Covid update Friday – 2 more deaths, total 4, cases +29

Director of Public Health Dr Caroline McElnay:

Two more deaths today – older individuals with underlying health problems. So the total deaths are now 4.

A man in his 80s died in Wellington Hospital. He first became ill in 26 March and is linked to a cluster.

A man in his 70s died in Burwood Hospital, who was moved there from Rosewood Rest Home. It is the second death from there.

Thirty people linked to Rosewood Rest Home in Christchurch are confirmed to have Covid-19 or probably have it, including 13 residents and 18 staff and two other cases who have had close contact. They are still investigating how Covid was transmitted to the rest home.

There is a new Christchurch cluster in Christchurch at the George Manning Rest Home.+

Another new cluster is linked to a the Spectrum daycare facility providing day care for individuals with intellectual disabilities

29 new cases today (20 confirmed and 9 probable) bringing the total cases to 1,312.

422 now recovered (+49)

15 in hospital, 5 in Intensive care (1 critical)

As at 9am, 11 April 2020
Total to date New in last 24 hours
Number of confirmed cases in New Zealand 1,035 20
Number of probable cases 277 9
Number of confirmed and probable cases 1,312 29
Number of cases in hospital 15 -1
Number of recovered cases 422 49
Number of deaths 4 2

Note: The number of confirmed and probable cases reported in the last 24 hours includes cases which were entered on an earlier date as ‘under investigation’ or ‘suspected’ whose status has now been changed to confirmed or probable.

View details of confirmed and probable cases.

View details of significant COVID-19 clusters.

View testing data by region.

Total cases by DHB, as at 9.00 am, 11 April 2020
DHB Number of cases Change in last 24 hours
Auckland 173 4
Bay of Plenty 42 3
Canterbury 135 0
Capital and Coast 86 0
Counties Manukau 98 3
Hawke’s Bay 38 3
Hutt Valley 21 0
Lakes 14 1
MidCentral 28 0
Nelson Marlborough 48 0
Northland 25 1
South Canterbury 11 0
Southern 207 5
Tairāwhiti 1 0
Taranaki 14 0
Waikato 167 1
Wairarapa 9 1
Waitemata 183 7
West Coast 5 0
Whanganui 7 0
Total 1,312 29

 


Greater Wellington Regional Council has released details on air quality for the first full week of lockdown showing dramatic falls in pollutants across the region.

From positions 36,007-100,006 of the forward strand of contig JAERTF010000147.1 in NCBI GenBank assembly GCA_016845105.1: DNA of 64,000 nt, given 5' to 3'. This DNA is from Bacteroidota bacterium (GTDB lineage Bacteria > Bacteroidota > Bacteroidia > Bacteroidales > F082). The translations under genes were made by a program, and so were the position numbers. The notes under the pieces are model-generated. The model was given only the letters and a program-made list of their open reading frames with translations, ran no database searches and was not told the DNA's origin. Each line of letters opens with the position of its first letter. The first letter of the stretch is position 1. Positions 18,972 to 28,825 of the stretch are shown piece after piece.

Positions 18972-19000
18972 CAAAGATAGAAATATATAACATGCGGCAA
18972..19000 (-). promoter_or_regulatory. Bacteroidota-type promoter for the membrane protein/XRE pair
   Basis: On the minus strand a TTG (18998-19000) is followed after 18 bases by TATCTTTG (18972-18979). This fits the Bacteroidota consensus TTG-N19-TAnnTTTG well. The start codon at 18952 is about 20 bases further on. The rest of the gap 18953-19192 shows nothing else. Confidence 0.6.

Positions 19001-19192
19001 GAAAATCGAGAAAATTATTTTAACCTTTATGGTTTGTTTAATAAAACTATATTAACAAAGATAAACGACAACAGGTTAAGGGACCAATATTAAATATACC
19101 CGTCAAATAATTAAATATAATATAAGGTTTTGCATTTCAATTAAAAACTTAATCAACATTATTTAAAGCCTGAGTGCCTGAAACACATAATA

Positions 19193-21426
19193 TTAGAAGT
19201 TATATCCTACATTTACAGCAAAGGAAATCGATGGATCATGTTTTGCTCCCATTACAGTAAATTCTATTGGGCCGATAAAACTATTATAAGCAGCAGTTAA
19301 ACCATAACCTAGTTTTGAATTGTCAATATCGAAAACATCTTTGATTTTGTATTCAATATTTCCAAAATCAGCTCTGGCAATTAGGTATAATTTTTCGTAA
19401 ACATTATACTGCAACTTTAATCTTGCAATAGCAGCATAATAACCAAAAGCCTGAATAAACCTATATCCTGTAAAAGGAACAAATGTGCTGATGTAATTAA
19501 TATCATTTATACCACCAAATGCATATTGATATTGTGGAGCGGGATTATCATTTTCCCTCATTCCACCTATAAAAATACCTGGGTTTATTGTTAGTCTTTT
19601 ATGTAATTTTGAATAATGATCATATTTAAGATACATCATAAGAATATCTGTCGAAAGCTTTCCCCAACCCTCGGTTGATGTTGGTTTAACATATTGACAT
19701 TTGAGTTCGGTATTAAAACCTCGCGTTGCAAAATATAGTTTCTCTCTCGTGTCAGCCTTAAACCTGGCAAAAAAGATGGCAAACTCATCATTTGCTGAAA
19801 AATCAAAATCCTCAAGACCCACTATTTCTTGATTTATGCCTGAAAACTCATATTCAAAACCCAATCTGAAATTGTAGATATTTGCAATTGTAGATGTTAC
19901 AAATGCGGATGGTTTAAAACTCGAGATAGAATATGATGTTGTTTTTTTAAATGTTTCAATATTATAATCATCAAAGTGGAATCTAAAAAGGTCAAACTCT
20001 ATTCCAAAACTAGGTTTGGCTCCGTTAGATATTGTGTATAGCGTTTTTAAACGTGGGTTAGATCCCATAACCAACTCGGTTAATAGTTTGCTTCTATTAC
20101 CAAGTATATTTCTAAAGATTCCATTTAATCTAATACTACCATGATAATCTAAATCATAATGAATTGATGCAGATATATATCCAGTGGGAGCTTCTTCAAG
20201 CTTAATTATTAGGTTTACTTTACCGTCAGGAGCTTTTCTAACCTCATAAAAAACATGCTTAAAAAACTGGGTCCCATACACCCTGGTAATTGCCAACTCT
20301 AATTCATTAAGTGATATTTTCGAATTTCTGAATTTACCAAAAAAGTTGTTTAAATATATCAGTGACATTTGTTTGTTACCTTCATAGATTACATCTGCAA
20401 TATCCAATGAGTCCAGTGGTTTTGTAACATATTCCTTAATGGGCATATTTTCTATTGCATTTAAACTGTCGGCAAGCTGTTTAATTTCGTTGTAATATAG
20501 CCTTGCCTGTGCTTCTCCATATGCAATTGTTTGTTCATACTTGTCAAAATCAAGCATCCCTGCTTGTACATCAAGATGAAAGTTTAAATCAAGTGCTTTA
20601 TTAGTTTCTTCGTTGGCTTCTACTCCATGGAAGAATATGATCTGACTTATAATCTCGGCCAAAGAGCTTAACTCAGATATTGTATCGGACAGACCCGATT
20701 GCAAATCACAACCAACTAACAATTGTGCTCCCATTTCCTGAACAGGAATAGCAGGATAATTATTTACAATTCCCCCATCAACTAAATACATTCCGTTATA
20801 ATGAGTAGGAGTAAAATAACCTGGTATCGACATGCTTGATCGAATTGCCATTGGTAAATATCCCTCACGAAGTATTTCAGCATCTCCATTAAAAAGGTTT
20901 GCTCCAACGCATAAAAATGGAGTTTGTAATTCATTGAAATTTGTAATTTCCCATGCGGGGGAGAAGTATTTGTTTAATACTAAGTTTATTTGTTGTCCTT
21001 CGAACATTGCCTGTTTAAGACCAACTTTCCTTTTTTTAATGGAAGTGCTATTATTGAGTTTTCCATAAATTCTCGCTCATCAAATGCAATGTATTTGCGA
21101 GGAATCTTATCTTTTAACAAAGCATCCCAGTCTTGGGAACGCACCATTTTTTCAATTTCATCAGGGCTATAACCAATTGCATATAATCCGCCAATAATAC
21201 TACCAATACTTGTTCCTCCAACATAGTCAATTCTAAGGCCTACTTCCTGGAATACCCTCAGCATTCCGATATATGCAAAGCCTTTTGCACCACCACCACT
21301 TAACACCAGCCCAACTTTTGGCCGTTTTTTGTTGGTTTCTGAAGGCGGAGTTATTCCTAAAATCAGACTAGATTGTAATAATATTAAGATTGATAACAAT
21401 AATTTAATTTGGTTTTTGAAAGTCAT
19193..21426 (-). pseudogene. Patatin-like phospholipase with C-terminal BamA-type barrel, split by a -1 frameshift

Air pollution from traffic emissions measured at its Wellington City station from 26 March to 1 April dropped by 72 percent as a weekly average compared to the same period over the previous four years (2016-2019). Levels measured at its Upper Hutt station, which are usually much lower than Wellington City, fell by 63 percent.

https://www.rnz.co.nz/news/national/414011/covid-19-updates-from-new-zealand-and-around-the-world-on-11-april

Patient numbers at emergency departments in Auckland, Northland fall

Patient volumes at some emergency departments in Auckland and Northland have fallen by up to 50 percent in recent weeks, leaving district health boards worried people are delaying seeking treatment.

Longer jury trials hiatus ‘devastating’ but understandable – defence lawyer

Chief Justice Helen Winkelmann shut down the trials last month until May, and that has now been extended another two months due to the Covid-19 pandemic.

Courts are still hearing priority proceedings during the lockdown which include matters of individual liberty, family violence and cases where a defendant is being held in custody – unless the cases involve witnesses.

Elizabeth Hall from the Defence Lawyers Association said the backlog could cause year-long delays in some cases, and defendants could decide to plead guilty rather than wait.

“The people who are awaiting trial are presumed to be innocent.

“So the risk is that people who are in fact innocent feel the pressure to plead guilty just to get it over and done with, because they can’t bear waiting and because they may end up being in custody longer waiting than if they just pleaded and got it out of the way.”

She said extending the suspension of jury trials would have a “devastating impact” on victims, witnesses and defendants.

Hall said lawyers understood that convening juries created a health risk and the only option was to cancel them for now.

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22 Comments

  1. Duker

     /  11th April 2020

    The claims made by some here in the last week about Covid 19 spreading fairly widely – undetected !, especially in US in last half of 2019 creating herd immunity have been definitely debunked.
    They came from a military Historian, Victor Hanson who works out of the Stanford based Hoover Institute and is a regular on Fox ( where else).
    The usual suspects tried to run with on this blog
    https://slate.com/technology/2020/04/coronavirus-circulating-california-2019-bunk.html

    Reply
    • Pink David

       /  11th April 2020

      It’s not just one study. There is similar research in Germany and UK. Nor has your article ‘debunked’ it, just some arguments as to why they believe it is unlikely. Both are valid views. More data is needed.

      Reply
      • Duker

         /  11th April 2020

        It was completely repudiated…. even the Stanford medicine study Hanson quoted says its nothing like what he concludes and Hanson has zero medical qualifications to even understand reserach in this area. However authoring a 2019 book ‘The Case for Trump’
        In other words the thinking mans Whack job
        Common sense shows that the rate it peaks in some places hospitals would be wondering about all these sick people filling the ER
        First documented case in UK was 28th Feb, by the end of Mar the UK was getting 100 deaths day.
        PD you get your info from Fox news … PG should make you link it so we see its going to be nonsense

        Reply
  2. Pink David

     /  11th April 2020

    ” leaving district health boards worried people are delaying seeking treatment.”

    Wow, no one could have seen that coming.

    Reply
    • No, who’d have thought that that would happen ?